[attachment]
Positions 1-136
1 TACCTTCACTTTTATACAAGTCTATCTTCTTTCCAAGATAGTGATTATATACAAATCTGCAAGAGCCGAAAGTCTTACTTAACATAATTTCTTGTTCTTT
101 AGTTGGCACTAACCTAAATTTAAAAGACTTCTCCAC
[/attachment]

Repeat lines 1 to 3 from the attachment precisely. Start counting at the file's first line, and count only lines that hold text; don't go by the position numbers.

Positions 1-136
1 TACCTTCACTTTTATACAAGTCTATCTTCTTTCCAAGATAGTGATTATATACAAATCTGCAAGAGCCGAAAGTCTTACTTAACATAATTTCTTGTTCTTT
101 AGTTGGCACTAACCTAAATTTAAAAGACTTCTCCAC